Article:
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Your question is interesting because it seems to imply that Granny Weatherall has actually managed to process and deal with her feelings of hurt and rejection about being jilted in her youth. Actually, I believe a careful analysis of the story indicates that she has in no way dealth with her pain and emotions at being jilted, as her focus on this incident in her last hours indicates. One part of the text that clearly points towards this conclusion is when she decides she wants to see the man that jilted her again. Note what Granny Weatherall thinks to herself:
Yes, she had changed her mind after sixty years and she would like to see George. I want you to find George. Find him and be sure to tell him I forgot him. I want him to know I had my husband just the same and my children and my house like any other woman. A good house too and a good husband that I loved and fine children out of him. Better than I hoped for even. Tell him I was given back everything he took away and more.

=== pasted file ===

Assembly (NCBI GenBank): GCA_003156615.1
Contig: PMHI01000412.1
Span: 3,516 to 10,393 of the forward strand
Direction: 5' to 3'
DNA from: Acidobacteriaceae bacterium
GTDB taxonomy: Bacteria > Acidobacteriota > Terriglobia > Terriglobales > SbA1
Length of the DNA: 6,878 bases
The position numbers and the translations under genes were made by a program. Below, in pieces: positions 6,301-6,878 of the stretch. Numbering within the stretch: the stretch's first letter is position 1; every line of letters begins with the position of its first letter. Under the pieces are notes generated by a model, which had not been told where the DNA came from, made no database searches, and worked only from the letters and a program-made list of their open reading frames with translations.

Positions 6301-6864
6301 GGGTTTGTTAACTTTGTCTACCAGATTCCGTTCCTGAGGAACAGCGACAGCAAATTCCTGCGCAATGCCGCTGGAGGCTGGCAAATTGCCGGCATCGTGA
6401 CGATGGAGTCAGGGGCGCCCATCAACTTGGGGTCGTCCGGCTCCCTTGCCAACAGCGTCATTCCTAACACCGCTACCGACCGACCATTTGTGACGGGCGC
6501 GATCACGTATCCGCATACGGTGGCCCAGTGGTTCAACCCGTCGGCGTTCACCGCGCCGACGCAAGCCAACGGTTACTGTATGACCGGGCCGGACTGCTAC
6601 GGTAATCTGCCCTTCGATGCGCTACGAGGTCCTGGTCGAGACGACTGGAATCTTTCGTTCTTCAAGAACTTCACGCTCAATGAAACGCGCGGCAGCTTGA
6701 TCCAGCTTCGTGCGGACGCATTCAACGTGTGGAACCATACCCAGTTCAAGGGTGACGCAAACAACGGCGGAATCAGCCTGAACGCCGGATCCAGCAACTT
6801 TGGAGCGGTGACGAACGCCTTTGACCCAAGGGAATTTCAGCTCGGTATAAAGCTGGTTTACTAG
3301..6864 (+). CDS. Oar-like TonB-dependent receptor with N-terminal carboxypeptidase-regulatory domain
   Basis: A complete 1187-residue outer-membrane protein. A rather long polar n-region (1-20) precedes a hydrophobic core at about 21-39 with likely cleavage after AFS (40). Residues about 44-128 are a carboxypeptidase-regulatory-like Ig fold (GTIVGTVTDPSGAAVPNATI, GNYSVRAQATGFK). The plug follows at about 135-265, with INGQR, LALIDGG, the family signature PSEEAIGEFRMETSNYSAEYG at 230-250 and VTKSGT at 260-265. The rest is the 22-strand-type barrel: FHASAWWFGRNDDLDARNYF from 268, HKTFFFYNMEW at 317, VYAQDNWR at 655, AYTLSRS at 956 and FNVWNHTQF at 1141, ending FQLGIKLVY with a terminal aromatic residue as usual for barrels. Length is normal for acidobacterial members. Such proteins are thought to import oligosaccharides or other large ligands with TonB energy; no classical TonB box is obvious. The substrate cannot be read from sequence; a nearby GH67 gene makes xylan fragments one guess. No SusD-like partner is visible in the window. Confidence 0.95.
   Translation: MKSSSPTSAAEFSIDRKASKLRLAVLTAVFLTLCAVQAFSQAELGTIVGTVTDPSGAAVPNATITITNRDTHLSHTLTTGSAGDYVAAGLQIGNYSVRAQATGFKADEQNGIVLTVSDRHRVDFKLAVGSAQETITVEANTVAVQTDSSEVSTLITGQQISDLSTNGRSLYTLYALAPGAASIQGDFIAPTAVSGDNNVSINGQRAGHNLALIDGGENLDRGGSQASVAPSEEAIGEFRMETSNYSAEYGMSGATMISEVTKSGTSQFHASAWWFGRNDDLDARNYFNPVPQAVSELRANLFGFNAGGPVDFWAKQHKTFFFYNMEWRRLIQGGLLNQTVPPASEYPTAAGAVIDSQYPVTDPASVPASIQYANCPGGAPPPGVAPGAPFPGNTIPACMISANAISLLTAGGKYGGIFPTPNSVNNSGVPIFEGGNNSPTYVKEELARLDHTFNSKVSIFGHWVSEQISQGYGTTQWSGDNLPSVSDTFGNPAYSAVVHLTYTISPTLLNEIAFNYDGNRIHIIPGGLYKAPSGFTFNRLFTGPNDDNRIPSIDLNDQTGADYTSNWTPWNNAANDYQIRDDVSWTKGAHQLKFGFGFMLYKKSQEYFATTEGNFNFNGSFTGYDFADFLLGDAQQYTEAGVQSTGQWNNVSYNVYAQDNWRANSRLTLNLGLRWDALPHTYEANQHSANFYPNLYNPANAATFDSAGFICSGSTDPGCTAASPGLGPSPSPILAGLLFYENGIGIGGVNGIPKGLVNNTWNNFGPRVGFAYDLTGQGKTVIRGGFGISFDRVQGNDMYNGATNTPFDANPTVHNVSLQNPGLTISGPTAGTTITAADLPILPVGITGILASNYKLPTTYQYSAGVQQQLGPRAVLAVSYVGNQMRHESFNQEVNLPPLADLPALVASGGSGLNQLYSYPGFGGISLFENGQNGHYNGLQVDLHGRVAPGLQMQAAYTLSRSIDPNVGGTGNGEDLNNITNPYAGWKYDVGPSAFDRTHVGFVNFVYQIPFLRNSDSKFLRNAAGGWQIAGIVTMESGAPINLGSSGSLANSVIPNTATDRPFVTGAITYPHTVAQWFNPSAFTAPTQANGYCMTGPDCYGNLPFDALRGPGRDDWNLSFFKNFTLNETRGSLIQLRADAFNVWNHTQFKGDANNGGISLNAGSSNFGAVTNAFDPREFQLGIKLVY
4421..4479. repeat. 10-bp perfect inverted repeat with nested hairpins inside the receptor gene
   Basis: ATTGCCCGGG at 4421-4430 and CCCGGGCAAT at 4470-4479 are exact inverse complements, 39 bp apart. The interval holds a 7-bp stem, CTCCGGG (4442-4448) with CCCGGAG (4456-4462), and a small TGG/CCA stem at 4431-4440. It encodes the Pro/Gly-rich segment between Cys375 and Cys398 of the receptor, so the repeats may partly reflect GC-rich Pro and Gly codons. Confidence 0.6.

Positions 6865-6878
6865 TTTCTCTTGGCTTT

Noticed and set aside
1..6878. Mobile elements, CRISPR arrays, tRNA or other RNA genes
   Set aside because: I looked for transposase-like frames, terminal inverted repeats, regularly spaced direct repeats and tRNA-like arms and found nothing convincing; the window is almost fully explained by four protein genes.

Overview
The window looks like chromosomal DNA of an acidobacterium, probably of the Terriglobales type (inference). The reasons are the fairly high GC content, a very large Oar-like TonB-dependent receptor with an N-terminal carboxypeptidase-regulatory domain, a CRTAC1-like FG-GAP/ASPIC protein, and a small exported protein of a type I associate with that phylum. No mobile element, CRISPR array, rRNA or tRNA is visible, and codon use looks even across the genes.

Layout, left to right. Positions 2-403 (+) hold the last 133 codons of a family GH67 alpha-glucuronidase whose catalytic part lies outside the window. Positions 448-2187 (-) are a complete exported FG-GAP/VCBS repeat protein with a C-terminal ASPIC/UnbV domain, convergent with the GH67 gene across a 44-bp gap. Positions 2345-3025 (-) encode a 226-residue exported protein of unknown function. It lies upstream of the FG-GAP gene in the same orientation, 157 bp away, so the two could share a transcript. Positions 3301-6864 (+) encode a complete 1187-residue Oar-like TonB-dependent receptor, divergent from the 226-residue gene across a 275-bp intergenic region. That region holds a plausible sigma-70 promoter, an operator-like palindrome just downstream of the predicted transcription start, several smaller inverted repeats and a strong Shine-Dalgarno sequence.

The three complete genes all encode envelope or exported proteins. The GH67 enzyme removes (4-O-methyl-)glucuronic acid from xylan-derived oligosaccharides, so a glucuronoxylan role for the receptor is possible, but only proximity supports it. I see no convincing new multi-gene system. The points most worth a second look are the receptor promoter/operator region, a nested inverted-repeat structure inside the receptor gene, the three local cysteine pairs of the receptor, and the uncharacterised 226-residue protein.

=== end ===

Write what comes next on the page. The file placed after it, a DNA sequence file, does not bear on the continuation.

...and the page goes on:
Clearly this quote shows she has not really forgotten George and what he did to her. Why would she feel the need to send him a message if this were so? The above quote suggests that Granny feels the need to get back at George for what he did to her, but it is obvious that Granny feels that there was something missing in her life. Therfore, I don't think this excellent story suggests that Granny Weatherall has overcome the pain of being jilted. It is still very much with her, and she bears it up to her death.
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